In this issue
April 9, 2014

Jonathan Tobin: Why Did Kerry Lie About Israeli Blame?

Samuel G. Freedman: A resolution 70 years later for a father's unsettling legacy of ashes from Dachau

Jessica Ivins: A resolution 70 years later for a father's unsettling legacy of ashes from Dachau

Kim Giles: Asking for help is not weakness

Kathy Kristof and Barbara Hoch Marcus: 7 Great Growth Israeli Stocks

Matthew Mientka: How Beans, Peas, And Chickpeas Cleanse Bad Cholesterol and Lowers Risk of Heart Disease

Sabrina Bachai: 5 At-Home Treatments For Headaches

The Kosher Gourmet by Daniel Neman Have yourself a matzo ball: The secrets bubby never told you and recipes she could have never imagined

April 8, 2014

Lori Nawyn: At Your Wit's End and Back: Finding Peace

Susan B. Garland and Rachel L. Sheedy: Strategies Married Couples Can Use to Boost Benefits

David Muhlbaum: Smart Tax Deductions Non-Itemizers Can Claim

Jill Weisenberger, M.S., R.D.N., C.D.E : Before You Lose Your Mental Edge

Dana Dovey: Coffee Drinkers Rejoice! Your Cup Of Joe Can Prevent Death From Liver Disease

Chris Weller: Electric 'Thinking Cap' Puts Your Brain Power Into High Gear

The Kosher Gourmet by Marlene Parrish A gift of hazelnuts keeps giving --- for a variety of nutty recipes: Entree, side, soup, dessert

April 4, 2014

Rabbi David Gutterman: The Word for Nothing Means Everything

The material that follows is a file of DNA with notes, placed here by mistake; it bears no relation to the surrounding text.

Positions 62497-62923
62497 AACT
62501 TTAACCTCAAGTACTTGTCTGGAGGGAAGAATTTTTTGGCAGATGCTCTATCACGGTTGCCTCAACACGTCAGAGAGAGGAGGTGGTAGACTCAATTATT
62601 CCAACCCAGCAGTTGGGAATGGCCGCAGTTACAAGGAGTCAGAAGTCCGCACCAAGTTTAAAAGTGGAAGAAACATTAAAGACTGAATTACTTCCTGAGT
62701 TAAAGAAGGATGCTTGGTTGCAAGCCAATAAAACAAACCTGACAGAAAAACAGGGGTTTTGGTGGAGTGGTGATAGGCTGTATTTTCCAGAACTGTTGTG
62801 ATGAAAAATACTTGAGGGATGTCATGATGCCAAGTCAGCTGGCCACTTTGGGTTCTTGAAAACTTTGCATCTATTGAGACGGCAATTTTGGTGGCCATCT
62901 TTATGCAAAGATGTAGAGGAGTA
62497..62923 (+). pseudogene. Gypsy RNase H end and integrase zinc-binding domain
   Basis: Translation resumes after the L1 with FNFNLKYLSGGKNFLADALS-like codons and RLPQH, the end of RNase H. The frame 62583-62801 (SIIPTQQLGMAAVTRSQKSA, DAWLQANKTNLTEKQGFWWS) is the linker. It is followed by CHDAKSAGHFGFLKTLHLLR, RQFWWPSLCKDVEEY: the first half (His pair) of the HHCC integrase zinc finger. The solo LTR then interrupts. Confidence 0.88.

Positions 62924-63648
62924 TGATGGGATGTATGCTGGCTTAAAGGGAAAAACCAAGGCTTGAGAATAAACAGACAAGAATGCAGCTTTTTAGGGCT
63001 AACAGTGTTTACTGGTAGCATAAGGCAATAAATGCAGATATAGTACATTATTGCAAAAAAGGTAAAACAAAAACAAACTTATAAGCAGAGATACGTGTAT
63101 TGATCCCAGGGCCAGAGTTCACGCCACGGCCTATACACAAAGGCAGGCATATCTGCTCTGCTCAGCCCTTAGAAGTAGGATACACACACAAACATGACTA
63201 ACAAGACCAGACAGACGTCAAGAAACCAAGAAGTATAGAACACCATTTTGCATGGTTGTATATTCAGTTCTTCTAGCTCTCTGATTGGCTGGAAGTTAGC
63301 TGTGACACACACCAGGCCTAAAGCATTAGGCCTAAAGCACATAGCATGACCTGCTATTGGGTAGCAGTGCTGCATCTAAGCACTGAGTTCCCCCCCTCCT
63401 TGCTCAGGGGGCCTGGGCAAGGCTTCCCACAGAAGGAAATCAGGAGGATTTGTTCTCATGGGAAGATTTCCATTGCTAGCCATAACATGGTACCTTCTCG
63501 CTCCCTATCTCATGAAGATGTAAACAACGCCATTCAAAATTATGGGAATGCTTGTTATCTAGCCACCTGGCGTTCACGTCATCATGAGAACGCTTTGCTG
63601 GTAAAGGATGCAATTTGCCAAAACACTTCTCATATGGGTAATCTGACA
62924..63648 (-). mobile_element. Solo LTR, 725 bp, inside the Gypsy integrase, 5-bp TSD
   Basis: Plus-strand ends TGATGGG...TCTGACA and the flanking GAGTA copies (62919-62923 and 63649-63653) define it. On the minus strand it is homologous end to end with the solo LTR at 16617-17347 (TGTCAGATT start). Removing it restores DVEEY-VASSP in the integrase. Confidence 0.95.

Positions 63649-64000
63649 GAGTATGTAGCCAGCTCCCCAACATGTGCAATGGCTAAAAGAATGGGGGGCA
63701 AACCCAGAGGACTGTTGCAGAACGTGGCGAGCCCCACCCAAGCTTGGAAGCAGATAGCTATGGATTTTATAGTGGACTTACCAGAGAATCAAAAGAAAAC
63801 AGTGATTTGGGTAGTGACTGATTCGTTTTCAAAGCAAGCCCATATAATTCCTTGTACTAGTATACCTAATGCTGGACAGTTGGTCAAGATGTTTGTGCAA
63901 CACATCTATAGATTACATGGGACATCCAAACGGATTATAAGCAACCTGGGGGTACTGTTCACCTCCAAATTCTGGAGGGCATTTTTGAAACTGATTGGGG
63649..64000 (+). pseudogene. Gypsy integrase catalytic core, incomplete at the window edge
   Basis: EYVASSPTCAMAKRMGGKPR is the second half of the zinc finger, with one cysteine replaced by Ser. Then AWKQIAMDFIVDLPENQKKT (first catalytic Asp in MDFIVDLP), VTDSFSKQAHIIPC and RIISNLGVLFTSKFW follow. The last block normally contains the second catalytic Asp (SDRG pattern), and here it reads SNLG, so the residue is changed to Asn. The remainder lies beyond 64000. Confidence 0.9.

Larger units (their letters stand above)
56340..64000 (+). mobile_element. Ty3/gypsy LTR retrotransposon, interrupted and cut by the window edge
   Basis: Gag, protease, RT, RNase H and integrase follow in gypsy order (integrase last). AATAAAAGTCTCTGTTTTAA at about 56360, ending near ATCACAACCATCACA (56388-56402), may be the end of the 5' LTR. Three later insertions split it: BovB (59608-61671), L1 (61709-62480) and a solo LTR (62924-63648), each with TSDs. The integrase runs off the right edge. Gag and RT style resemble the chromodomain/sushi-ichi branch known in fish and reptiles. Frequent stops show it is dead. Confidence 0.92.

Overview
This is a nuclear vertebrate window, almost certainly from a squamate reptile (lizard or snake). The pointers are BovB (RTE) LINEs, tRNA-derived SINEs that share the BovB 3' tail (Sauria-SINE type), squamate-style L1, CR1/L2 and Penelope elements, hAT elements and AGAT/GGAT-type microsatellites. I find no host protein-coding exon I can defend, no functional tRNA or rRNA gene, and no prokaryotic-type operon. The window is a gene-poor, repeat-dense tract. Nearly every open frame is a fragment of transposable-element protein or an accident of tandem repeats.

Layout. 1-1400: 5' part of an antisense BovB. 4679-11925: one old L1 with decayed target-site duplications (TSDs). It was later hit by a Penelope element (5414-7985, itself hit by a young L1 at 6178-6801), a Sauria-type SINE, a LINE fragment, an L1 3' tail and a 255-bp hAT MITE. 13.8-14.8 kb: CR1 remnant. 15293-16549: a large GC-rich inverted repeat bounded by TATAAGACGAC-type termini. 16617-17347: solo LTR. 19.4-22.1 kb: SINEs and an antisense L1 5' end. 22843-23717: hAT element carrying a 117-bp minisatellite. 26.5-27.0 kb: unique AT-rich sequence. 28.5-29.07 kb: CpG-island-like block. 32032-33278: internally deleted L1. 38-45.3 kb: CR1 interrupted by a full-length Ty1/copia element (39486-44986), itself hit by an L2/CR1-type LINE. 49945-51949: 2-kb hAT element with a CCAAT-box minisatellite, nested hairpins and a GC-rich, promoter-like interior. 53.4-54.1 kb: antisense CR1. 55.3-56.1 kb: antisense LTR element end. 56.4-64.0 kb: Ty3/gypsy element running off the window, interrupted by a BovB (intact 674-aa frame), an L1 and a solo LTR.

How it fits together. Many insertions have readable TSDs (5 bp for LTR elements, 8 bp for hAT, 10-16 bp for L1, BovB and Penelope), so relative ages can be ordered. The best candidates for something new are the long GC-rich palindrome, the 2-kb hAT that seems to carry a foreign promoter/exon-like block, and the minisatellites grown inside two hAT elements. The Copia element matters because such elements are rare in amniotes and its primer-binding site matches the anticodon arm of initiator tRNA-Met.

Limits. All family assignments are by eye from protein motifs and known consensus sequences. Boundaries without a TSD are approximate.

Charles Krauthammer: Kerry's folly, Chapter 3

Amy Peterson: A life of love: How to build lasting relationships with your children

John Ericson: Older Women: Save Your Heart, Prevent Stroke Don't Drink Diet

John Ericson: Why 50 million Americans will still have spring allergies after taking meds

Cameron Huddleston: Best and Worst Buys of April 2014

Stacy Rapacon: Great Mutual Funds for Young Investors

Sarah Boesveld: Teacher keeps promise to mail thousands of former students letters written by their past selves

The Kosher Gourmet by Sharon Thompson Anyone can make a salad, you say. But can they make a great salad? (SECRETS, TESTED TECHNIQUES + 4 RECIPES, INCLUDING DRESSINGS)

April 2, 2014

Paul Greenberg: Death and joy in the spring

Dan Barry: Should South Carolina Jews be forced to maintain this chimney built by Germans serving the Nazis?

Mayra Bitsko: Save me! An alien took over my child's personality

Frank Clayton: Get happy: 20 scientifically proven happiness activities

Susan Scutti: It's Genetic! Obesity and the 'Carb Breakdown' Gene

Lecia Bushak: Why Hand Sanitizer May Actually Harm Your Health

Stacy Rapacon: Great Funds You Can Own for $500 or Less

Cameron Huddleston: 7 Ways to Save on Home Decor

The Kosher Gourmet by Steve Petusevsky Exploring ingredients as edible-stuffed containers (TWO RECIPES + TIPS & TECHINQUES)

Jewish World Review

Chatting: Central characters

By Randy A. Salas

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http://www.JewishWorldReview.com | (MCT) Some websites have more personality than others. Take the new face of search engines, Ms. Dewey. She'll be happy to help you, as will these other sites where you can interact with virtual characters.

Ms. Dewey